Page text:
Kosovo: Celebrating Stages of Statehood

Kosovo turned fourteen on 17th of February. Celebrating the anniversary of its independence, the hope for long-awaited democratic transformation of the country remains.

Kosovo represents one of the most complex pieces of the jigsaw that is the Western Balkans. The declaration of independence that came on 17 February 2008 created a new reality on the ground in Kosovo and spawned a set of challenges both inside and outside of the Western Balkans. Fourteen years since independence, the struggle to gain international recognition persists, with membership of key international multilateral organisations yet to be realised. Internally, Kosovo’s institutions remain weak, but the country remains stubbornly on its path towards democracy.

Creating a new state

The period after the NATO intervention in the former Yugoslavia in 1999 marked intense peacebuilding led by the international community. Kosovo was immediately placed under international tutelage by the United Nation Mission in Kosovo (UNMIK) under the auspices of Resolution 1244. Between 1999 and 2008 in particular, Kosovo was a hub for international organisations and NGOs. This phase saw the emergence of the country’s provisional institutions – a hybrid form of institutions co-governed by the international community and local actors, although it should be said, with a limited role for the latter group.

The declaration of independence took place after the so-called Vienna negotiations which set out the final internationally agreed status for Kosovo. It became clear early on in these negotiations that there would not be a desirable ending for Kosovo, as Kosovo and Serbia didn’t agree any common goal. However, the process concluded with the Marti Ahtisaari Plan – named for the former Finnish President who guided the process – which set out not just the foundation for the independence of Kosovo, but also the shape that the newly established multi-ethnic state should take. The plan focused primarily on practical issues of governance in Kosovo, where minority rights would occupy a central place.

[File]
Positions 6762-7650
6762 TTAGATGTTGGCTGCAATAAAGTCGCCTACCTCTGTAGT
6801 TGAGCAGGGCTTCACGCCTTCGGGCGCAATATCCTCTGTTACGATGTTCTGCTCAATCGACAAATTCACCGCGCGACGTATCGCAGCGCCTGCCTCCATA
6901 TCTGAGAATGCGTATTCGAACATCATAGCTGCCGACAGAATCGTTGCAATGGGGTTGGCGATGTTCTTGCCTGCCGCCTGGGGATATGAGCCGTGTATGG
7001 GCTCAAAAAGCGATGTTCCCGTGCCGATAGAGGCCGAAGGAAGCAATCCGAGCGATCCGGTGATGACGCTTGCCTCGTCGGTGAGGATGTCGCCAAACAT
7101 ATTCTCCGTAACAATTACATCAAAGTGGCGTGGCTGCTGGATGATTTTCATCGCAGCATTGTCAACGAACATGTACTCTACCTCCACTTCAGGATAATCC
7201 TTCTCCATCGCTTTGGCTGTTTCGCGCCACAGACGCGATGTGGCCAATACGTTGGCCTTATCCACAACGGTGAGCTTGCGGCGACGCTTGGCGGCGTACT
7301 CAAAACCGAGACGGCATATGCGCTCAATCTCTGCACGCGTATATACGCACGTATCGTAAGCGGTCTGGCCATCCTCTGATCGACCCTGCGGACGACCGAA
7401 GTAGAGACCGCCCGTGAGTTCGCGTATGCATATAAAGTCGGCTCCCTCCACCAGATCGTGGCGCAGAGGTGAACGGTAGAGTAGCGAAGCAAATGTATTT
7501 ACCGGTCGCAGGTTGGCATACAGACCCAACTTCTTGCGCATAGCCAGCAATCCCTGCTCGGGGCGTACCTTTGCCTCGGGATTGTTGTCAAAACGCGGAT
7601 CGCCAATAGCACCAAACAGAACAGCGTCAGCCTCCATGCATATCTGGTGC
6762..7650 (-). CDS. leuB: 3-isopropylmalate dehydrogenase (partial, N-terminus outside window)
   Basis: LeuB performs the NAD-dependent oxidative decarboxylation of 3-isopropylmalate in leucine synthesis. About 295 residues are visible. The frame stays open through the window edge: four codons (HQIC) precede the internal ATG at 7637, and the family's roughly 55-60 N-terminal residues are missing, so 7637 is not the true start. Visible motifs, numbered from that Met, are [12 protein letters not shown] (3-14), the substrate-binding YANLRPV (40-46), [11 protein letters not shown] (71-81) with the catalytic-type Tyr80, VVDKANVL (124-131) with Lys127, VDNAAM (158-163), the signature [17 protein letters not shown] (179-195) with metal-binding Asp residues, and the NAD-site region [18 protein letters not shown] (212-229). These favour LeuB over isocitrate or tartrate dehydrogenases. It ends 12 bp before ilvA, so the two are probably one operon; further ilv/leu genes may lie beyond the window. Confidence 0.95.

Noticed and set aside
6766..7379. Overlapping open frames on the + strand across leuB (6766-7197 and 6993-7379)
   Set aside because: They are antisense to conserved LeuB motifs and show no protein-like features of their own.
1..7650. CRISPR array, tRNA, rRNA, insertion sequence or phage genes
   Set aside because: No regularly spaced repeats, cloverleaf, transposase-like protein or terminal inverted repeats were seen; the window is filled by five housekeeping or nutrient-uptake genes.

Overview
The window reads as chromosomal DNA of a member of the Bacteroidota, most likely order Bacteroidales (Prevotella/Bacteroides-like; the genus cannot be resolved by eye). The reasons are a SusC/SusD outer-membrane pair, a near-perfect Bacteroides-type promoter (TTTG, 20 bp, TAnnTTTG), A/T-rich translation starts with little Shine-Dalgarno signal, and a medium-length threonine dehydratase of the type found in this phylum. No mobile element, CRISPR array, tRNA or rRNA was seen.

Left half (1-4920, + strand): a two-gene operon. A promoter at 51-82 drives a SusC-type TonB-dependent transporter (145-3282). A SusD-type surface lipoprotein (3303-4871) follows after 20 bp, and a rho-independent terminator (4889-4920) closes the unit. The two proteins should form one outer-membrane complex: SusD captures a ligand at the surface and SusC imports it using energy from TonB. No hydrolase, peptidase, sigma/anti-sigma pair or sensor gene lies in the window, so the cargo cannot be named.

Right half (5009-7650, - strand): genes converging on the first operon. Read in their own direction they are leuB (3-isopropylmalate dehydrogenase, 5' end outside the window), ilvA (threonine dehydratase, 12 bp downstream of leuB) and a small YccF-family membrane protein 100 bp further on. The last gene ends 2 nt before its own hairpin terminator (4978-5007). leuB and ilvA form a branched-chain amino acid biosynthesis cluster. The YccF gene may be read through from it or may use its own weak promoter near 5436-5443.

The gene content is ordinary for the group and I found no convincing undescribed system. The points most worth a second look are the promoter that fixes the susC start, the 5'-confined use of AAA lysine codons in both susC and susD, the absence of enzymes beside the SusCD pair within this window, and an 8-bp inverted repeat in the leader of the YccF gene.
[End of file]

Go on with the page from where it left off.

Navigating the new reality

Internally, in 2008, Kosovo entered a state-building process which raised many complex challenges. This process took place simultaneously with the democratic transformation of the country – which for other countries in the region had already begun in the early 2000s following the dissolution of the former Yugoslavia. The process of state-building happened with half an eye on the European Union (EU) – which in 2003 had formally acknowledged the prospect of enlargement to the Western Balkan countries in the framework of the Thessaloniki Summit.

Transferring competences away from the international community in Kosovo proved to be a difficult process. Add to this the fact that Kosovo continued to have its independence supervised until 2012 by the International Community Office (ICO) and EULEX (the EU Rule of Law Mission) which had been present in the country since 2008 (as a replacement for the United Nations Interim Administration Mission in Kosovo/UNMIK which to date remains present in Kosovo under Resolution 1244). While the process of transferring competences from the international actors to local political actors has been taking place, challenges persist. Kosovo’s institutions have remained weak, and political instability has shaken almost every government that has held office. Strengthening the rule of law – similarly to other countries in the region – remains one of the biggest challenges which has an ongoing detrimental impact on the process of completing the statehood process which began officially in 2008.

Externally, international diplomatic recognition decreased significantly after 2008 as the world began shifting from the U.S.-sponsored position that supported the case of Kosovo. Fourteen years on, Kosovo continues to struggle to gain recognition by two countries in its region (namely, Serbia and Bosnia and Herzegovina) and five member states of the European Union (Cyprus, Greece, Romania, Slovakia and Spain), thus creating massive political obstacles for Kosovo to advance in its drive for EU membership. The lack of diplomatic recognition and international support was also one of the key obstacles which prevented Kosovo from gaining membership of UNESCO and INTERPOL. Thus, UN and EU membership, and the unblocking of Kosovo’s path internationally remain a distant goal and are heavily dependent on the outcome of the ongoing Kosovo- Serbia Dialogue (discussed below).